Researchers looked at data collected as part of the National Health and Nutrition Examination Survey (NHANES) between 1999 and 2018 to look at trends in diabetes treatment and control, including blood glucose control. They found that diabetes control broadly improved between 1999 and the early 2010s — but then this improvement stalled and reversed into a decline. Between two different three-year periods — 2007-2010 and 2015-2018 — the proportion of study participants with diabetes who had an A1C level (a measure of long-term blood glucose control) below 7% dropped from 57.4% to 50.5%.
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Blood sugar control worsened, cholesterol control improved
Control of blood lipid (cholesterol and triglyceride) levels, though, seems to have improved slightly in people with diabetes. Using a non-HDL (high-density lipoprotein, or “good”) cholesterol level below 130 mg/dl as the standard for good lipid control, the percentage of people with good control increased from 52.3% in 2011-2014 to 55.7% in 2015-2018. But blood pressure control got worse during the same period, with the percentage of people with diabetes who achieved a level below 140/90 mmHg dropping from 74.2% in 2011-2014 to 70.4% in 2015-2018. The proportion of people with diabetes who reached all three target levels — for A1C, cholesterol, and blood pressure — rose from 9.0% in 1999-2002 to 24.9% in 200-–2010, before falling again slightly to 22.2% in 2015-2018.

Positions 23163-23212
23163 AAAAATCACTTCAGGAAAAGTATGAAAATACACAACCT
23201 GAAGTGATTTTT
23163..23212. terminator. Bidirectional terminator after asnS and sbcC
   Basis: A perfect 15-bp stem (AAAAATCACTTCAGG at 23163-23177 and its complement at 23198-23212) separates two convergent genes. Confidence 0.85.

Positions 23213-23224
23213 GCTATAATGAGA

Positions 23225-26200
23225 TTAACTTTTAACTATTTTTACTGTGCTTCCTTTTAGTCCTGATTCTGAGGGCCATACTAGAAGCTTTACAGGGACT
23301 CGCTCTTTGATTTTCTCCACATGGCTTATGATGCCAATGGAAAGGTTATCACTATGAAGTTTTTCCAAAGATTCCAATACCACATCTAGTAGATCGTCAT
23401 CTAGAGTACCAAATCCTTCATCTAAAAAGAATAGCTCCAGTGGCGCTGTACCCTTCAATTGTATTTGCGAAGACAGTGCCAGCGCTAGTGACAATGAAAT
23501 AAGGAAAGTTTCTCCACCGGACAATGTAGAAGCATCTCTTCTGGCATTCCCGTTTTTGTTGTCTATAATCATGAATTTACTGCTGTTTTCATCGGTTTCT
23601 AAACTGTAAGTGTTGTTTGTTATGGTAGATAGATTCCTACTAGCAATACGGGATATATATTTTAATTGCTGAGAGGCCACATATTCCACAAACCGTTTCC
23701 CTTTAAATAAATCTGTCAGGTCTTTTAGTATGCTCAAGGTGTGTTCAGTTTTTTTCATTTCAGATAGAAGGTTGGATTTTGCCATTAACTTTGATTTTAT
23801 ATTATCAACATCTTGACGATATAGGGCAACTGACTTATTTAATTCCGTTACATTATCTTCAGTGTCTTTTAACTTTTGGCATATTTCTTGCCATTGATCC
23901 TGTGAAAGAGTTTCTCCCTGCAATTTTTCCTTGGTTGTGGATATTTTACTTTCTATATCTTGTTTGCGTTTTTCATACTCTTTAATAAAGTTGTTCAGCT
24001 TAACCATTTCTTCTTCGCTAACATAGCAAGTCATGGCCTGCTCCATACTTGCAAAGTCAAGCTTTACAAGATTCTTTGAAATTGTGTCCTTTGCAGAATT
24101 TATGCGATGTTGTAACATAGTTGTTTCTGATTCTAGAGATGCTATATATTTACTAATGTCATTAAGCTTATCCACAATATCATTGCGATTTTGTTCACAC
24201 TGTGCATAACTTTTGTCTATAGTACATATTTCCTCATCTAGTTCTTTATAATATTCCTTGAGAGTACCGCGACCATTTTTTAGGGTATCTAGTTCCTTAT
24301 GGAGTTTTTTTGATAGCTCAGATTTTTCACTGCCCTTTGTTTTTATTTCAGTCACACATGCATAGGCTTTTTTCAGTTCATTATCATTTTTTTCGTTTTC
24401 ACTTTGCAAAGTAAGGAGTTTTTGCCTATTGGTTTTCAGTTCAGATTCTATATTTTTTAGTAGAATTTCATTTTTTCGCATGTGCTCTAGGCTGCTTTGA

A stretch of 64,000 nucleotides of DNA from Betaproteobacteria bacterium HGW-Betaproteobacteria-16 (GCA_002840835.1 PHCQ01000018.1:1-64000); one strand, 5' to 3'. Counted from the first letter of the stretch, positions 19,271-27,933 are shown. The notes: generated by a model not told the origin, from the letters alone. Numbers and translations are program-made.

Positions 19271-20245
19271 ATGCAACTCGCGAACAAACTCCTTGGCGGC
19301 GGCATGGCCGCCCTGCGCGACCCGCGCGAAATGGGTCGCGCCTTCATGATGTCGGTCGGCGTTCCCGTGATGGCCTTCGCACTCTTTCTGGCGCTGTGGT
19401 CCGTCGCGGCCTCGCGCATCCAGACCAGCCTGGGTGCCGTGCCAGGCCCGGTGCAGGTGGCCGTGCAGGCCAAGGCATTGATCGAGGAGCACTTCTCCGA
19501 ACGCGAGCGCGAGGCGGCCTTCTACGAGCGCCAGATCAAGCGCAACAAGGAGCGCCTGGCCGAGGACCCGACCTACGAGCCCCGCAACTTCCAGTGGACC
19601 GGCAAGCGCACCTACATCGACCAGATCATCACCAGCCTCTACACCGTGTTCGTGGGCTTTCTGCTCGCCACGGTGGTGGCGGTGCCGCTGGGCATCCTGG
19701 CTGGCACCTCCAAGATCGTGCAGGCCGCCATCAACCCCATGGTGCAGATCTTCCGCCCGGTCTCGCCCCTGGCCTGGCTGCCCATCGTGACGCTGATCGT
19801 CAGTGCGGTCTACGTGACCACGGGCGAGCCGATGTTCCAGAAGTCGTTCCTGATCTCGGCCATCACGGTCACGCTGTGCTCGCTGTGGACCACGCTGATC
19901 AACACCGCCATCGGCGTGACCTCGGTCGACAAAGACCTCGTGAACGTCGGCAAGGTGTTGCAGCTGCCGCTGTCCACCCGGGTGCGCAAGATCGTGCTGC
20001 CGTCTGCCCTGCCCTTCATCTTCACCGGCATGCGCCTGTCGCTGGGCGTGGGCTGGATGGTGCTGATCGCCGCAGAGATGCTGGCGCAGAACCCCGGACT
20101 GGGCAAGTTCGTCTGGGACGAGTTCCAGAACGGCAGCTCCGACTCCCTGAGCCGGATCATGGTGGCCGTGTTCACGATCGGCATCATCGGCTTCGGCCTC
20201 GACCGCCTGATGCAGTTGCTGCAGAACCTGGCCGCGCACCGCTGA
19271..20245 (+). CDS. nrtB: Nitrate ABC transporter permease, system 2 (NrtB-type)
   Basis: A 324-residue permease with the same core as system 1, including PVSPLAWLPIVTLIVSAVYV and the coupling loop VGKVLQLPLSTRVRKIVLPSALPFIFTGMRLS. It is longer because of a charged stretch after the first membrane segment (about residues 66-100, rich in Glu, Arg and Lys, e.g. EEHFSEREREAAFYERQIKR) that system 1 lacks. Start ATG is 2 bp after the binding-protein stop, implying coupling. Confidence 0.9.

The study also points to some potential reasons why diabetes control has stagnated or gotten worse in different areas since 2010. After 2010, the proportion of people with diabetes who took any glucose-lowering or blood-pressure-lowering drug stayed roughly the same, after increasing in previous years. The use of cholesterol-lowering statin drugs also levels off after 2014, which makes the improvement seen through 2018 quite remarkable. And after 2010, the use of combination drug therapy for uncontrolled blood pressure actually went down, while the use of combination therapy for uncontrolled blood glucose leveled off. The study authors speculate that some doctors may have backed off from more intensive blood glucose control after a couple of large studies showed limited cardiovascular benefits from doing so — and that this caution may be having damaging effects.
“These trends are a wake-up call, since they mean that millions of Americans with diabetes are at higher risk for major complications,” said study author Michael Fang, PhD, a postdoctoral fellow at the Johns Hopkins Bloomberg School of Public Health, in a press release. “Our study suggests that worsening control of diabetes may already be having a detrimental effect at the national level.”
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